Strange Moon

Cidu Bill on May 8th 2017

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Filed in Bill Bickel, CIDU, John Deering, Strange Brew, comic strips, comics, humor | 32 responses so far

32 Responses to “Strange Moon”

  1. James Schend May 8th 2017 at 12:25 am 1

    Are those two scribbly rectangles in the front a cellphone and a SIM card? Does that provide a clue at all? I… I’m totally stumped.

  2. Arthur May 8th 2017 at 01:25 am 2

    The only thing I can see which could make this a joke is if
    those foreground objects were on the Moon’s surface, just out of
    sight of the astronauts. They had a bad attitude, didn’t search
    well enough, and are missing a HUGE discovery because of it.
    (Think of all of those Sergio Aragones drawings of people
    digging lots of holes, with what they’re looking for between
    those holes.)

    I hope that’s not what was intended, though. There’s no evidence
    any of the Apollo astronauts had bad attitudes. One object
    really looks like a smartphone, which is anachronistic. They’re
    all plainly human objects, yet they’re seemingly lying on the
    Moon’s surface.

    I suppose it could be some kind of reference to the Moon hoax
    theory, but it’s not very clear how.

  3. Kilby May 8th 2017 at 03:51 am 3

    The composition is horrible. At first I thought the phone was supposed to be the device with which that “last photo” was taken, but the coffee cup shows that they are probably on the artist’s desk, and not on the moon.

    P.S. My first thought was that this panel was supposed to refer to one of the lunar missions in which the astronauts forgot to pack an important piece of scientific equipment back into the lander, stranding the results on the moon, but it doesn’t connect well enough for that.

  4. Olivier May 8th 2017 at 04:36 am 4

    Tribute to Eugene Cernan ? Jab at fake lunar landings conspiracy theorists ? Conflation of the 2 ?

  5. narmitaj May 8th 2017 at 05:25 am 5

    What’s that spirally G next to the pencil… is it a mysterious logo or a loose paperclip? Is it relevant? (I don’t suppose it is a reference to Operation Paperclip).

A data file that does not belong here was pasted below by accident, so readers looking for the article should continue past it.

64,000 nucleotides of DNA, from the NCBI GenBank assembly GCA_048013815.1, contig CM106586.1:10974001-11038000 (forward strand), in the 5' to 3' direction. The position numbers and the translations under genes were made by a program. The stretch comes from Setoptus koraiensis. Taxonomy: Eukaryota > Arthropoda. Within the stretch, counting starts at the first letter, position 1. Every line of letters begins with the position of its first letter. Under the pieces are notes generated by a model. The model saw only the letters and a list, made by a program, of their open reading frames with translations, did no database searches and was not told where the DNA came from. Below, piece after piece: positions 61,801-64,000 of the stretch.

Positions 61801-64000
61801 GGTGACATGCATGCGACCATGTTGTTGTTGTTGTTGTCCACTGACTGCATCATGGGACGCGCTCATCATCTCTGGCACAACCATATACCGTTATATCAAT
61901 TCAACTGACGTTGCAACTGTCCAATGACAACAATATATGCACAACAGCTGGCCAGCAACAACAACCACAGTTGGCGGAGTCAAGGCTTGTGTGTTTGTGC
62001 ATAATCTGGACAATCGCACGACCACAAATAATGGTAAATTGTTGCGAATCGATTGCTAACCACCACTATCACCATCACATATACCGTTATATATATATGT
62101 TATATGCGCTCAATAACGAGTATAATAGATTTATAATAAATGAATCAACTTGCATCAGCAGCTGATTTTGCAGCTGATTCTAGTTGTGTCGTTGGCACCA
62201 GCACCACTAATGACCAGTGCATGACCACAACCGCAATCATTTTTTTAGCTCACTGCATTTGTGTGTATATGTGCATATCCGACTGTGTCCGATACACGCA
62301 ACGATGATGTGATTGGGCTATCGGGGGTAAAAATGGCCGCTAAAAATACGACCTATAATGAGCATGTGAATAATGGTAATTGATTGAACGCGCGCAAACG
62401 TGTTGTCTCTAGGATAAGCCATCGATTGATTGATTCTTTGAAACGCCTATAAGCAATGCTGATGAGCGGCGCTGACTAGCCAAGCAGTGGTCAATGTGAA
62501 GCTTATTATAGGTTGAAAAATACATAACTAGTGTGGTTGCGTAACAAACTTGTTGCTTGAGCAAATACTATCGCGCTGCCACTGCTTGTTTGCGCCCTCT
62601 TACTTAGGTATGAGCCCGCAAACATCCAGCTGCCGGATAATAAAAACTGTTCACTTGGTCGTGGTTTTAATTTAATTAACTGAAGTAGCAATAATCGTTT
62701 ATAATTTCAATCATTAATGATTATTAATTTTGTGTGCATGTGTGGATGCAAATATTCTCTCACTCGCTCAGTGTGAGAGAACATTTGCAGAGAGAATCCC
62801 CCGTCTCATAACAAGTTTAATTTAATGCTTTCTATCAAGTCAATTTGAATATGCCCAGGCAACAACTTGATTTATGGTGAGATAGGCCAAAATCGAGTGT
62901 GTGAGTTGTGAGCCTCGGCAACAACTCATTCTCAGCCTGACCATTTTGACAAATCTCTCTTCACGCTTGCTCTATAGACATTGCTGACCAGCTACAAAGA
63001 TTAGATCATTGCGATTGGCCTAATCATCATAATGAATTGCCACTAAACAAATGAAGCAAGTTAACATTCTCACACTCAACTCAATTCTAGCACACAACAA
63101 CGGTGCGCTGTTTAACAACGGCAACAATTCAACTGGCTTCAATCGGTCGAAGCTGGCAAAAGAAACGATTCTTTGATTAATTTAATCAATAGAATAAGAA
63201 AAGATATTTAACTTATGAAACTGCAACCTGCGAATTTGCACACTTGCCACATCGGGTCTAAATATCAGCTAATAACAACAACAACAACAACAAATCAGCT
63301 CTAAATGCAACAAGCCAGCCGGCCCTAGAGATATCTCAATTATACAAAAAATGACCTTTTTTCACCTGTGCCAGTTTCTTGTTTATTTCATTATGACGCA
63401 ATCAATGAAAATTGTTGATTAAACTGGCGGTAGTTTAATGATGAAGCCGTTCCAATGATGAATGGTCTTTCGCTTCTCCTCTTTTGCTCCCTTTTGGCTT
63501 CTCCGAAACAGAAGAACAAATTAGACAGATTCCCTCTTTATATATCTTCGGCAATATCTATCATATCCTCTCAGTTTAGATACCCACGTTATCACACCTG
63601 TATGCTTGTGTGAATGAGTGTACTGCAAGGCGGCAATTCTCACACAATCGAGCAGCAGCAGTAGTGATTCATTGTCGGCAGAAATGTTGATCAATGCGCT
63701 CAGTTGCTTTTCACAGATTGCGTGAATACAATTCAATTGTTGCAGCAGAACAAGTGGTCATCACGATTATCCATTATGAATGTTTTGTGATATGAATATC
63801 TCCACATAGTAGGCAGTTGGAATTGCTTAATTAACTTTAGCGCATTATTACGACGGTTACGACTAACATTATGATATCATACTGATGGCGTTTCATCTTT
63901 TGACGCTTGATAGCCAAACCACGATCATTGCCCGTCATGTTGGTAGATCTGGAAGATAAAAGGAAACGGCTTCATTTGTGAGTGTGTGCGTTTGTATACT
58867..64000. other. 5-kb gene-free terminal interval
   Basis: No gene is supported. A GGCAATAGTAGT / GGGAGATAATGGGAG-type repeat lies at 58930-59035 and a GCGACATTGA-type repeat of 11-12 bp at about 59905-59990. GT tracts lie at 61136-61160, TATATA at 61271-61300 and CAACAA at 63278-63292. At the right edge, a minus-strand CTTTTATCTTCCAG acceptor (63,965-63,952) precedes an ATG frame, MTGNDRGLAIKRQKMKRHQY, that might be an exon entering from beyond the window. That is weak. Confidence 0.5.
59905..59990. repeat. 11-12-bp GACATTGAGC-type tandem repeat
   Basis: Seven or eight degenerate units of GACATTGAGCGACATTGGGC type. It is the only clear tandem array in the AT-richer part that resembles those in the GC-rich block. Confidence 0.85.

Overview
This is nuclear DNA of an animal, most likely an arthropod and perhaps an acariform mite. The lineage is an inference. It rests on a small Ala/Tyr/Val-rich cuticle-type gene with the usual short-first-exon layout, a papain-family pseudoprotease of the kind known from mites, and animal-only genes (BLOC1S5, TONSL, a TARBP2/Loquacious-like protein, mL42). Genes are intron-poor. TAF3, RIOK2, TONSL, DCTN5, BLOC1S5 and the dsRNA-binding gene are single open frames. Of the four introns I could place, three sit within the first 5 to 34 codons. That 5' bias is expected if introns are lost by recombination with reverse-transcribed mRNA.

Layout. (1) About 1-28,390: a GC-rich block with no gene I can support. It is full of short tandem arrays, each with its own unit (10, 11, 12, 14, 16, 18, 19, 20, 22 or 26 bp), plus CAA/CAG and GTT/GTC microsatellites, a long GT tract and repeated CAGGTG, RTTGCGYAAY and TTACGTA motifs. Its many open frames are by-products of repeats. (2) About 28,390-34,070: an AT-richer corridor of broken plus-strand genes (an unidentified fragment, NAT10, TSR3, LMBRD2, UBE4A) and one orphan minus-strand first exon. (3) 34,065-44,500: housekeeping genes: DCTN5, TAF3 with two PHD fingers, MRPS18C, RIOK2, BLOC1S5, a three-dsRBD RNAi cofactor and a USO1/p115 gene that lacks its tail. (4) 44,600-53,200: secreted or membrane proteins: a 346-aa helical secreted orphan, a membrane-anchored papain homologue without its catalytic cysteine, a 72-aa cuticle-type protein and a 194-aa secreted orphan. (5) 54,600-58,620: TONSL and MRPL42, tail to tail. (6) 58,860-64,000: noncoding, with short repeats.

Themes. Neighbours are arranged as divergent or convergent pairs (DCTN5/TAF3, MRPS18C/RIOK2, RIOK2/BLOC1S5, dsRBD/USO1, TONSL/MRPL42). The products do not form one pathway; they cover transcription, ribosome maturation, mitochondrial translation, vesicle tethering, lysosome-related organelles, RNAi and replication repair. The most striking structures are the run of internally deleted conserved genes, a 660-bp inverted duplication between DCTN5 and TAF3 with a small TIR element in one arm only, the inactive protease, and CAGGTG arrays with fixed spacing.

There’s talk of a robot Audi rover mission to visit the Apollo 17 site in the next year or two. But I don’t suppose that is relevant. http://www.bbc.co.uk/news/science-environment-38163327

  6. Ian D Osmond May 8th 2017 at 09:00 am 6

    I think this is a scene from the set where they were faking the moon landings.

  7. Kilby May 8th 2017 at 11:23 am 7

    @ narmitaj (5) - It’s a paperclip, half attached to a sheet of notebook paper that the colorist did not bother to differentiate from the underlying surface. I’m not sure that Ian has it at 6, but I am definitely sure that we’ve wasted more time trying to figure out the meaning of this scribbling than Deering bothered to use in creating it.

  8. BeckoningChasm May 8th 2017 at 11:34 am 8

    The guy has an ironic poster of the Moon landing he’s going to put on the wall, but he put it on his desk first and then gradually covered it with other stuff he was working on. So the poster is still covering the desk.

    Yeah, that’s stupid but I have no idea how the comic is supposed to work.

  9. Folly May 8th 2017 at 12:37 pm 9

    Some thoughts, although they don’t fully explain the comic, especially the stuff in the background. Gene Cernan, the last man to walk on the moon died in January.

    Snoopy was a semi-official mascot of Apollo 10 (which wasn’t the last one) but there is this associated photo. If that’s not a camera being held, maybe its Snoopy.

    https://en.wikipedia.org/wiki/Eugene_Cernan#/media/File:Apollo_10_Cernan_and_Snoopy_at_news_conference.jpg

  10. Joseph K. May 8th 2017 at 12:42 pm 10

    I thought the stuff in the foreground was just garbage they left on the moon. The joke is that the astronauts are so cynical and jaded they littered all over and don’t even care, they just want to go home.

  11. Folly May 8th 2017 at 01:02 pm 11

    The last Apollo mission also had the famous ‘blue marble’ photograph. Part of the joke may be that the only purpose of the mission was to get that photograph as everything else about traveling to the moon had gotten so boring at that point.

  12. Scott May 8th 2017 at 01:13 pm 12